As an observer living in Jerusalem for many years I would divide Israelis in their relation to Christmas in three groups. There are Israelis who only have a vague consciousness of Christmas or none at all. They simply don’t pay any attention to Christmas. It is hard for Europeans or Americans to understand. But here it is very easy. There is no official celebration in the State of Israel and the everyday life goes on.
There are Israelis that like Christmas and with wide open eyes look at the shining Christmas trees in the homes of their Christian neighbors. Also the few Christmas services are full of curious Israelis who walk around, talk, and sigh with pleasure over the “Silent Night”. The church choir must be very brave to sings into the general chaos. They also travel to America or Europe to see the glamour. Most of those people are sabras, Israelis that grew up here and served in the army. Their Jewish identity is strong and “liking Christmas” doesn’t affect in any way their being Jewish.
There is another group, mainly American Jews, who are happy about getting rid of Christmas and emphasize again and again, how happy they are to live in a Jewish state, where the Jewish feasts are observed. When I was in Ulpan learning Hebrew one American Jew even gave as a reason for making Aliya to Israel that he couldn’t stand the Christmas rush any more: Already in October there were Christmas carols in the shopping malls.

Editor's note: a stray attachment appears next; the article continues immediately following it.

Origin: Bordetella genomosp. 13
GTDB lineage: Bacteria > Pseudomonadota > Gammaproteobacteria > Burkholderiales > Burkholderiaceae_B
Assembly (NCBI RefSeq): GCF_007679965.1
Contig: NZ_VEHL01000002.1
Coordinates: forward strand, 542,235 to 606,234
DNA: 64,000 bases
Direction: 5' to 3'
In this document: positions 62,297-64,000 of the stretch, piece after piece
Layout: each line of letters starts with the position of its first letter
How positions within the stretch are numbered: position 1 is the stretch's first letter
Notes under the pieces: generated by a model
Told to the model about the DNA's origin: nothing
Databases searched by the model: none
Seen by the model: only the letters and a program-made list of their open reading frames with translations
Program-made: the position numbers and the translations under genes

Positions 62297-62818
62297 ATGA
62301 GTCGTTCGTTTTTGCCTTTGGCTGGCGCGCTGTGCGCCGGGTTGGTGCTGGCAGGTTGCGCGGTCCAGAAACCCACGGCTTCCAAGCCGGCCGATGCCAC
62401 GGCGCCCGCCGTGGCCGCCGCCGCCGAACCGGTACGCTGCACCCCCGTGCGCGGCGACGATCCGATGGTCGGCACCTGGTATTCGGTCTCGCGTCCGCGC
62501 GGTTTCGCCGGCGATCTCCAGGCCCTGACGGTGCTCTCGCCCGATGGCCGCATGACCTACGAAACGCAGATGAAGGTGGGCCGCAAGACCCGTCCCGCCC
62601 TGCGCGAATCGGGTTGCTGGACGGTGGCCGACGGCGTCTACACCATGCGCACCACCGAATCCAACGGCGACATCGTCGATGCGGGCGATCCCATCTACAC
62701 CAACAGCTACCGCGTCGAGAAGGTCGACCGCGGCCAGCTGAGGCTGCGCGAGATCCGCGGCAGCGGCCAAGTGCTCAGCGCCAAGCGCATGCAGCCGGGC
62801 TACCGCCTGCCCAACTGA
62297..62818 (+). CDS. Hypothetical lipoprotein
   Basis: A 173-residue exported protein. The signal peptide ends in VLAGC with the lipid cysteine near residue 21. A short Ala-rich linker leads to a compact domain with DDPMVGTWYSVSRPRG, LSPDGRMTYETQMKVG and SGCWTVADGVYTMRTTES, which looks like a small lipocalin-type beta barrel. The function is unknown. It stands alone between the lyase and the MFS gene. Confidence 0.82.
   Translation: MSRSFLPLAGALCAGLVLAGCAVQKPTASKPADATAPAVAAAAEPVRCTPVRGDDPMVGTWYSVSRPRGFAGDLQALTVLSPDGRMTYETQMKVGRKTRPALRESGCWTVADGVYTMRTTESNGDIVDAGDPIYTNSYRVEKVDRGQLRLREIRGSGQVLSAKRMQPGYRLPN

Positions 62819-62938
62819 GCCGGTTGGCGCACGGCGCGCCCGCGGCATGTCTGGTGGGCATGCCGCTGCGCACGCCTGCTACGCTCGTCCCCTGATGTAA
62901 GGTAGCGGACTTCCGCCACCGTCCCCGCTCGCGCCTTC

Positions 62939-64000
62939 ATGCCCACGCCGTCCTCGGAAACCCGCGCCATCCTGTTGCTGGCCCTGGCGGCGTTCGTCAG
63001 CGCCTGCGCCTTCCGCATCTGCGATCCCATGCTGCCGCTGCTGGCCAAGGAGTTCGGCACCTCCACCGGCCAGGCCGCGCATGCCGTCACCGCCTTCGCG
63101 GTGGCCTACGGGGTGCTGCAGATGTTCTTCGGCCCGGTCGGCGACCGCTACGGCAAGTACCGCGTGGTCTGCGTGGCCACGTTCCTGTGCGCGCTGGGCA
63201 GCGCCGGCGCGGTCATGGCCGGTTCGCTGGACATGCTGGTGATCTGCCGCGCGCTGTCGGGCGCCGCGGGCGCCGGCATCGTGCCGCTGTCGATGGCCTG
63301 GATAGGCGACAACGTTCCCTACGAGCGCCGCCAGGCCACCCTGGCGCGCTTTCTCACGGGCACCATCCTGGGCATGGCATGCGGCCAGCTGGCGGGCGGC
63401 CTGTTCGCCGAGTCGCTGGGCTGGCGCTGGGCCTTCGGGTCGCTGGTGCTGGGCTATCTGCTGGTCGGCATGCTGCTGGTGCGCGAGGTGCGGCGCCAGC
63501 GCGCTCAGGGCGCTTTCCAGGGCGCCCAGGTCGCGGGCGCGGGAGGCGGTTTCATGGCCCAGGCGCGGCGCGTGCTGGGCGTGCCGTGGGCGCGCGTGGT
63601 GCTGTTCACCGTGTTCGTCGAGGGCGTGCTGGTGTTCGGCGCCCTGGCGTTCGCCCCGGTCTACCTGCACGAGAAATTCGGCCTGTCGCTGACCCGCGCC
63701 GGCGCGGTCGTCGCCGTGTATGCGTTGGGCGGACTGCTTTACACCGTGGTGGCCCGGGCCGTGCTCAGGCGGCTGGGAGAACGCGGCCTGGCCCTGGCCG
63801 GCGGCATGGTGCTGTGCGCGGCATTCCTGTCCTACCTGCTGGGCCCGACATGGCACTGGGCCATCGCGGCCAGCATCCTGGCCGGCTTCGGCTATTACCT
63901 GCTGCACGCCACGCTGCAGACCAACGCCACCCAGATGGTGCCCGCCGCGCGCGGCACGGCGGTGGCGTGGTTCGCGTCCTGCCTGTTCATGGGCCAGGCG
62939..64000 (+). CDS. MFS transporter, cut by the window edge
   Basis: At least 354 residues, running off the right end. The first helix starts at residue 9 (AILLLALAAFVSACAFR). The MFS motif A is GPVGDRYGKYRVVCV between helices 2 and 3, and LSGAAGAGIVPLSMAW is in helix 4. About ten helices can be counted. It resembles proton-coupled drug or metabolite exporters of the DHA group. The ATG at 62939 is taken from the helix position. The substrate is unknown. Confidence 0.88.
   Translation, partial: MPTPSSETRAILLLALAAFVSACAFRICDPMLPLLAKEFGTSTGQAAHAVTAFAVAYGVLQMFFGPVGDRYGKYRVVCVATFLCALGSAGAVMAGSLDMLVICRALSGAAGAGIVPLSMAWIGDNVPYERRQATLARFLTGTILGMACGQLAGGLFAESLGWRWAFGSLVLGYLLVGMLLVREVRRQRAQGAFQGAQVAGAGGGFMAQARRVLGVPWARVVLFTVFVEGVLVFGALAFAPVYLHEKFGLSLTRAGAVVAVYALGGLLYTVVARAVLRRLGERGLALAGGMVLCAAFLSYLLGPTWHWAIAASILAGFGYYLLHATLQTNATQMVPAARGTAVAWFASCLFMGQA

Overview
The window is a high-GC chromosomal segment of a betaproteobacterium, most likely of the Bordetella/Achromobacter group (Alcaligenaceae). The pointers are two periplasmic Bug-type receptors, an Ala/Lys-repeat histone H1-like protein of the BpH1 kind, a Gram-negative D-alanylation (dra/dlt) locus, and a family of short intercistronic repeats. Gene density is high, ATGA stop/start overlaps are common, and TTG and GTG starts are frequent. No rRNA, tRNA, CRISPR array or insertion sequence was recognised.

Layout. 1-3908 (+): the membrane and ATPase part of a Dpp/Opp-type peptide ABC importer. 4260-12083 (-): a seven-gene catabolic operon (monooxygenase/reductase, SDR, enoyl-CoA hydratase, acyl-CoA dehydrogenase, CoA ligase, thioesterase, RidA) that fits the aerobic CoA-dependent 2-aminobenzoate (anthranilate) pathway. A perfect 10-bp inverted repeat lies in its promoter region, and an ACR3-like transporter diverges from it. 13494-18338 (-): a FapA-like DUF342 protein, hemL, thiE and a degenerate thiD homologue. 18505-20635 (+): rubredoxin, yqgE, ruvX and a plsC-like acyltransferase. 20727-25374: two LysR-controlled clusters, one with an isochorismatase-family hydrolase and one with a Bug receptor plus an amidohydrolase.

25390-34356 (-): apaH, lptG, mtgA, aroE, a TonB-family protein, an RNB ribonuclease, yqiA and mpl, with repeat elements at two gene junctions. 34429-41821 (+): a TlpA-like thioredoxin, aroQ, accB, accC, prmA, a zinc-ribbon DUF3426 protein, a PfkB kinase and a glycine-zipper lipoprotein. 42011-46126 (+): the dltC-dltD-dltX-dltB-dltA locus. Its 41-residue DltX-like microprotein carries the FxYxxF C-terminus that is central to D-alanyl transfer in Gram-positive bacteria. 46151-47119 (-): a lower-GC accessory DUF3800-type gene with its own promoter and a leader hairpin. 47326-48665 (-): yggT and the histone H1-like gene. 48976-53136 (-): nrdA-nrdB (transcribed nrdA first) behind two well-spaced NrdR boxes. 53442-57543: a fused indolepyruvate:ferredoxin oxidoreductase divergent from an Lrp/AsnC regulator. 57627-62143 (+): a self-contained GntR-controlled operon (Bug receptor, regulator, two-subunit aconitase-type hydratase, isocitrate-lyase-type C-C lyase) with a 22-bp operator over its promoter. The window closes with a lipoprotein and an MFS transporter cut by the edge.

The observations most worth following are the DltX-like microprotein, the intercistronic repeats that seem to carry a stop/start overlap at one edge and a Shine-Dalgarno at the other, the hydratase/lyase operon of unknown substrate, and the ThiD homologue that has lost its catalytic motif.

I have to tell you that I understand him completely. Once I saw on the internet an American Christmas show and I couldn’t believe my eyes: Dozens of dancers dressed as Father Christmas were jumping around to the sound of “Jingle Bells.” This whole figure of a good-natured grandpa with a red hood annoys me anyway. What does he have to do with the Birth of Jesus in Bethlehem? I am happy that I live in a country that calls Christmas by its real name–Chag ha-Molad: the Feast of the Birth.
Since I live in Israel I am reminded daily that Yeshua was a Jew and that he was neither European or American. He must have been very different from what I have always imagined. When I first came to this Land I observed and experienced the Erev [eve of] Shabbat celebration. I thought: That’s like Christmas every week. You start to plan it in advance: What you will cook and bake (and according to that you do your shopping), and how you will arrange your time so that the house is clean before the Sabbath. The whole family comes together on Friday night and everybody is neatly dressed. But it is not only the planning; it is the expectation of the Shabbat to come. It is a family celebration every week as we Czech Christians have on Christmas Eve once a year.
As a child I loved the lights on the Christmas tree and the light decoration outside on the streets. Actually we used exactly the same kind of candles as they are used in Israel for Chanukah. Chanukah is called the Feast of light. Candles in the darkness of a winter evening, the symbol of light coming into darkness, that’s what I love till today. So if you really and truly want to escape the Christmas rush, come to the land where Yeshua was born and celebrate a great feast every Friday night.